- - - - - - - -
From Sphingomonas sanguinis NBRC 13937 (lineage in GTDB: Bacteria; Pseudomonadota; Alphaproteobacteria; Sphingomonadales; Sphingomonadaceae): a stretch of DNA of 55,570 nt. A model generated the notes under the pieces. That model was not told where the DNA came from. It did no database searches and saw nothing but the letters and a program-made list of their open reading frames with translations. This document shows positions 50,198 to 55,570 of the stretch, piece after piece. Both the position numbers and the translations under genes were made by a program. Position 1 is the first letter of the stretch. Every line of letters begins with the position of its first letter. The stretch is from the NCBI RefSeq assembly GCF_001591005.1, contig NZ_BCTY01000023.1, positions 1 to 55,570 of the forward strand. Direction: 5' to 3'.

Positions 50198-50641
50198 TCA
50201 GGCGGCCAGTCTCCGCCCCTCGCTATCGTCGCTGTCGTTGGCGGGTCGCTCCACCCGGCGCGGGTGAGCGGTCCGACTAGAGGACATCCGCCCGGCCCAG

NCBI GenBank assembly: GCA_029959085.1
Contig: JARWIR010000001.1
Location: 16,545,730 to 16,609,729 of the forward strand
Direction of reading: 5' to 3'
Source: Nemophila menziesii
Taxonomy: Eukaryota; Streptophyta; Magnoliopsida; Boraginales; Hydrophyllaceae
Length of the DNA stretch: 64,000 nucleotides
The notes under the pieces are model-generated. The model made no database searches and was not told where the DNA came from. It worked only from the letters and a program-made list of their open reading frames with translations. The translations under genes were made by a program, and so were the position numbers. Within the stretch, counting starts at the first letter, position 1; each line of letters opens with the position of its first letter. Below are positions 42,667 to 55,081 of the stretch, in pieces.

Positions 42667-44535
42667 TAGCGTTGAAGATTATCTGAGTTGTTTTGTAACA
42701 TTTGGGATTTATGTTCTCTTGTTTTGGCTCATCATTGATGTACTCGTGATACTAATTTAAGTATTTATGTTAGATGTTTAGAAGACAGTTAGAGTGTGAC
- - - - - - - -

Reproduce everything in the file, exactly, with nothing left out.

From Sphingomonas sanguinis NBRC 13937 (lineage in GTDB: Bacteria; Pseudomonadota; Alphaproteobacteria; Sphingomonadales; Sphingomonadaceae): a stretch of DNA of 55,570 nt. A model generated the notes under the pieces. That model was not told where the DNA came from. It did no database searches and saw nothing but the letters and a program-made list of their open reading frames with translations. This document shows positions 50,198 to 55,570 of the stretch, piece after piece. Both the position numbers and the translations under genes were made by a program. Position 1 is the first letter of the stretch. Every line of letters begins with the position of its first letter. The stretch is from the NCBI RefSeq assembly GCF_001591005.1, contig NZ_BCTY01000023.1, positions 1 to 55,570 of the forward strand. Direction: 5' to 3'.

Positions 50198-50641
50198 TCA
50201 GGCGGCCAGTCTCCGCCCCTCGCTATCGTCGCTGTCGTTGGCGGGTCGCTCCACCCGGCGCGGGTGAGCGGTCCGACTAGAGGACATCCGCCCGGCCCAG

NCBI GenBank assembly: GCA_029959085.1
Contig: JARWIR010000001.1
Location: 16,545,730 to 16,609,729 of the forward strand
Direction of reading: 5' to 3'
Source: Nemophila menziesii
Taxonomy: Eukaryota; Streptophyta; Magnoliopsida; Boraginales; Hydrophyllaceae
Length of the DNA stretch: 64,000 nucleotides
The notes under the pieces are model-generated. The model made no database searches and was not told where the DNA came from. It worked only from the letters and a program-made list of their open reading frames with translations. The translations under genes were made by a program, and so were the position numbers. Within the stretch, counting starts at the first letter, position 1; each line of letters opens with the position of its first letter. Below are positions 42,667 to 55,081 of the stretch, in pieces.

Positions 42667-44535
42667 TAGCGTTGAAGATTATCTGAGTTGTTTTGTAACA
42701 TTTGGGATTTATGTTCTCTTGTTTTGGCTCATCATTGATGTACTCGTGATACTAATTTAAGTATTTATGTTAGATGTTTAGAAGACAGTTAGAGTGTGAC